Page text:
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[p. 13]

Some notes from my Scrapbook.

Two-Penny brook.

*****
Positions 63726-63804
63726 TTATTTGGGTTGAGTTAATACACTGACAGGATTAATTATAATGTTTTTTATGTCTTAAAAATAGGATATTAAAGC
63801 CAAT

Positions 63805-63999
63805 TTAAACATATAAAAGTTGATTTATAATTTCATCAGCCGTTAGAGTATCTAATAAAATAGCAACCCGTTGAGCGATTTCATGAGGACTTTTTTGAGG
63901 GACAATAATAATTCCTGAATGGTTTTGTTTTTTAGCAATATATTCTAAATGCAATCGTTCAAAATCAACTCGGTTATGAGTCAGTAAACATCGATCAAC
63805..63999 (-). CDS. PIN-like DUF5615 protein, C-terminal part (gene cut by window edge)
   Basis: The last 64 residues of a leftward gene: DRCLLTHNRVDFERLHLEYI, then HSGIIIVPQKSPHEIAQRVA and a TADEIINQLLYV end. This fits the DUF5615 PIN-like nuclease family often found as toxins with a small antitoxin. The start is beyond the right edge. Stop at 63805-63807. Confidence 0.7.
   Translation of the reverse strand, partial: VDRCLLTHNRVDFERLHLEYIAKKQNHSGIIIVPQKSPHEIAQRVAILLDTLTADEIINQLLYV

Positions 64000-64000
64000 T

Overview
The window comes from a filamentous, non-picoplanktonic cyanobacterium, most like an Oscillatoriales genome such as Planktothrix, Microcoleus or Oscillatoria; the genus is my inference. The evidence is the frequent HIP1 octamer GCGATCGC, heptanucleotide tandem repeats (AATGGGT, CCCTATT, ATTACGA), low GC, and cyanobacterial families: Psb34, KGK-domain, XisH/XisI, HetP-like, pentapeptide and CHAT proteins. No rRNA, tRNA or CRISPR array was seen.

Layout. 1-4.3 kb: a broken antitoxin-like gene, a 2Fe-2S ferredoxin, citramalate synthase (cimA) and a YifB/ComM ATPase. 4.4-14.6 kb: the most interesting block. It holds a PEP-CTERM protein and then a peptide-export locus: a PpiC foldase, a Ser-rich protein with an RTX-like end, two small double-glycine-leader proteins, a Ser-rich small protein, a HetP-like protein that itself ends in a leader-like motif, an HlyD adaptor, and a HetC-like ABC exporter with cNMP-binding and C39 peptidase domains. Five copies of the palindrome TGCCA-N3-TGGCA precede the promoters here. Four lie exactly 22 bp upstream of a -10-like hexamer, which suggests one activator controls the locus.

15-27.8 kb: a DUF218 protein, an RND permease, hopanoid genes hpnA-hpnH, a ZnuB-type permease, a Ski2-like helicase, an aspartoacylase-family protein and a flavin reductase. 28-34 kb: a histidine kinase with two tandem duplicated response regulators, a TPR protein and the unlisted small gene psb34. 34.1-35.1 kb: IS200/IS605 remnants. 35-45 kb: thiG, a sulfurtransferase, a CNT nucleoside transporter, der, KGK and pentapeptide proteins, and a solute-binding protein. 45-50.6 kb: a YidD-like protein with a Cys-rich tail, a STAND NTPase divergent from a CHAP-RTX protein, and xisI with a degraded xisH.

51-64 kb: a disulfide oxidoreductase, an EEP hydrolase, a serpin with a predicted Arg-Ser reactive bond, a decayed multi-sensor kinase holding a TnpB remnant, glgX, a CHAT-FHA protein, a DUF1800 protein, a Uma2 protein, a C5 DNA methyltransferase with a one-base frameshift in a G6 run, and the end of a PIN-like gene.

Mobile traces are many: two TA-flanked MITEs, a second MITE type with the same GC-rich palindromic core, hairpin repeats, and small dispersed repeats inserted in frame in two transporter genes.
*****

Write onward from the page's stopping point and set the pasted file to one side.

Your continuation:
To those interested in the old landmarks of Medford it is a matter of importance that, even if those landmarks have been destroyed or removed, some record of their original location should be preserved. It will be found by an examination of the recent maps of the city that this brook is represented as flowing through the location of the clay pits excavated by the Massachusetts Brick Company, and from thence through a new channel until it reaches Main street, where it joins the original location of the brook as it flowed through the culvert under Main street and from thence to the river. It has been previously mentioned in the Historical Register (Vol. 16, No. 3) that the portion of the brook between Mystic avenue and the river has been straightened, widened and deepened so as to make it navigable. Without doubt the maps referred to are correct so far as the open brook or ditch is concerned, but the makers of those maps must have drawn upon their imagination when they drew the course of the brook through the clay pits. However, this article is not written for the purpose of criticising the maps, but to place upon record the true course of the brook so far as it may be ascertained at the present time. By an examination of Walling's map of Medford, it will be found that the brook is thereupon represented as flowing across Buzzell's lane as it runs in a curved course from the low land near the location of College avenue. The maker of this map failed to complete his work by tracing the course of the brook to the boundary line between Medford and Somerville. Fortunately there is a copy of another map that supplies the necessary link. This copy is referred to as it is easy of reference for the readers of the Historical Register. It may be found in the article entitled ‘The Walnut-tree Hill Division of the Stinted Pasture,’ in Vol. 15, No. 2. Join the two plans and we have a fairly

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